Like most organizations, you want to embed analytics insights in your operational processes and promote a culture of analytical decision making. You want to use machine learning, deep learning, and related technologies to automate decision making when and where it makes sense.
These goals might seem both realistic and attainable. After all, software and cloud vendors are pitching you easy-to-use, quasi-automated, self-service tools and consultants promise to help you bridge the gap between the skills you have and the skills they say you'll need. Piece of cake, right?
Far from it, says Mark Madsen, a research analyst with information management consultancy Third Nature. Between the idea and the reality of embedded analytics falls the shadow of significant people, process, and methodological issues. "Technology is the easy part. Figuring out what to do and how to do it is a lot harder. In spite of this, there are lots of shiny new tools that promise to make all of these problems go away. Not surprisingly, they're attracting a lot of attention," he says.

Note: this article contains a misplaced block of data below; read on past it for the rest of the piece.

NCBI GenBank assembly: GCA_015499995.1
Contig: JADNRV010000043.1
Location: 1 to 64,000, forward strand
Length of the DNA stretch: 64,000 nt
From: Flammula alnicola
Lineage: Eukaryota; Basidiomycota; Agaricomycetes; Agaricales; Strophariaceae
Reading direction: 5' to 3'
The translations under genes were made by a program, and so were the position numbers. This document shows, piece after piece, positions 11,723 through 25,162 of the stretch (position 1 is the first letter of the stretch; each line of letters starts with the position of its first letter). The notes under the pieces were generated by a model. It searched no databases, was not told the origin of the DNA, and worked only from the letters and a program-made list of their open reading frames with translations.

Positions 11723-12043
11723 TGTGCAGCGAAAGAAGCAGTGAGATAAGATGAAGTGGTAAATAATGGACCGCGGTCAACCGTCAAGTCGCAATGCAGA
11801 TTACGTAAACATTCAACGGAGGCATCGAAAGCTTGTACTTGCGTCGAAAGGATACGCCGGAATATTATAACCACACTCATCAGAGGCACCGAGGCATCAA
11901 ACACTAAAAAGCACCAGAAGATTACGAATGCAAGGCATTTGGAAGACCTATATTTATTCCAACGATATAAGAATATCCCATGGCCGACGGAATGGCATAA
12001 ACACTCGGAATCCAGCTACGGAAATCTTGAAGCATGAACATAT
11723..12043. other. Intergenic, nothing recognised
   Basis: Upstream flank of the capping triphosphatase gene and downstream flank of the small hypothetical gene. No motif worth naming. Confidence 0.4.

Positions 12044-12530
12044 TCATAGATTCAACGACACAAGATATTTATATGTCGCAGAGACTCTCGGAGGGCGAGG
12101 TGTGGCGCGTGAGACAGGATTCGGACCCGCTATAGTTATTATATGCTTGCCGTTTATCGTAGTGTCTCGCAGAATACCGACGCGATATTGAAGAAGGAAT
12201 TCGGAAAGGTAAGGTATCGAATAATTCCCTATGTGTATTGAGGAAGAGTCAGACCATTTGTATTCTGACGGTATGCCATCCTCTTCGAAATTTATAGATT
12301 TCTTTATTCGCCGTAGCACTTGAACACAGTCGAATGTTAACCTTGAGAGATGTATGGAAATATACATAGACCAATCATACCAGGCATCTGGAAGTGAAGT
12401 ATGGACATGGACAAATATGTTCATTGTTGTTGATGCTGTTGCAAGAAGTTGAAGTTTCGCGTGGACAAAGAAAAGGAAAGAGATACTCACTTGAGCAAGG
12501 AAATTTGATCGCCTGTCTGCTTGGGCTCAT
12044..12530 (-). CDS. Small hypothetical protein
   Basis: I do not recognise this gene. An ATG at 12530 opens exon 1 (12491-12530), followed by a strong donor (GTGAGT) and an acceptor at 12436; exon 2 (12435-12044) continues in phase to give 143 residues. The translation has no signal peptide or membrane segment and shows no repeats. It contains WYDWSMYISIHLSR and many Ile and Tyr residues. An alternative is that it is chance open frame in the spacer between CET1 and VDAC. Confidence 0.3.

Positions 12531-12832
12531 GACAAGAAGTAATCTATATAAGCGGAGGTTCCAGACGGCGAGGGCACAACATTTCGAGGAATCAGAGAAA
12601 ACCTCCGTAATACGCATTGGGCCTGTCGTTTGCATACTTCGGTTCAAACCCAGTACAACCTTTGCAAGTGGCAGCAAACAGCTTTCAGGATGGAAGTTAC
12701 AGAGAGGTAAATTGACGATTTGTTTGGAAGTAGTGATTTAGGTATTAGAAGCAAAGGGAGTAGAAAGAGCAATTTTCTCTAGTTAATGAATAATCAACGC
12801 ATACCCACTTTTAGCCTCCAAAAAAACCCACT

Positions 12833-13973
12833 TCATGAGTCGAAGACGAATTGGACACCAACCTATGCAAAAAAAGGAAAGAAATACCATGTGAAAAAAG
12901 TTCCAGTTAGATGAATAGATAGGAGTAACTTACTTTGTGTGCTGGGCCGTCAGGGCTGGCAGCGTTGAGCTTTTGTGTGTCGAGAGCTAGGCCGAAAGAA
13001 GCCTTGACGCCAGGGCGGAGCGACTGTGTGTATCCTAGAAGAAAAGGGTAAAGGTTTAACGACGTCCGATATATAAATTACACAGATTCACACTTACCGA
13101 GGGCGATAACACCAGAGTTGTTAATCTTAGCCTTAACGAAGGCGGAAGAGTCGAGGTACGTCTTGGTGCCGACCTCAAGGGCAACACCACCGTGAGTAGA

The use and abuse of data science is a topic that's near and dear to Madsen's heart. He'll be speaking about this issue at TDWI's upcoming Accelerate conference, held in Boston April 3-5, 2017, which TDWI describes as "the leading conference for analytics and data science training." It features deep-dive tutorials, networking opportunities, and presentations from Michael Li, Claudia Perlich, Eduardo de la Rubia, and other luminaries. It will also be a forum for insightful and provocative content, including presentations such as Madsen's, which addresses the issues vendors, consultants, and would-be adopters are keen to minimize.
"People and data are the truly hard parts. People can be problematic because many believe data is absolute rather than relative, that analytics models produce a single, definitive 'answer' rather than a range of answers with varying degrees of truth, accuracy, and applicability," Madsen says.
"Data is a problem because managing data for analytics is a nuanced, detail-oriented, seemingly dull task left to back-office IT.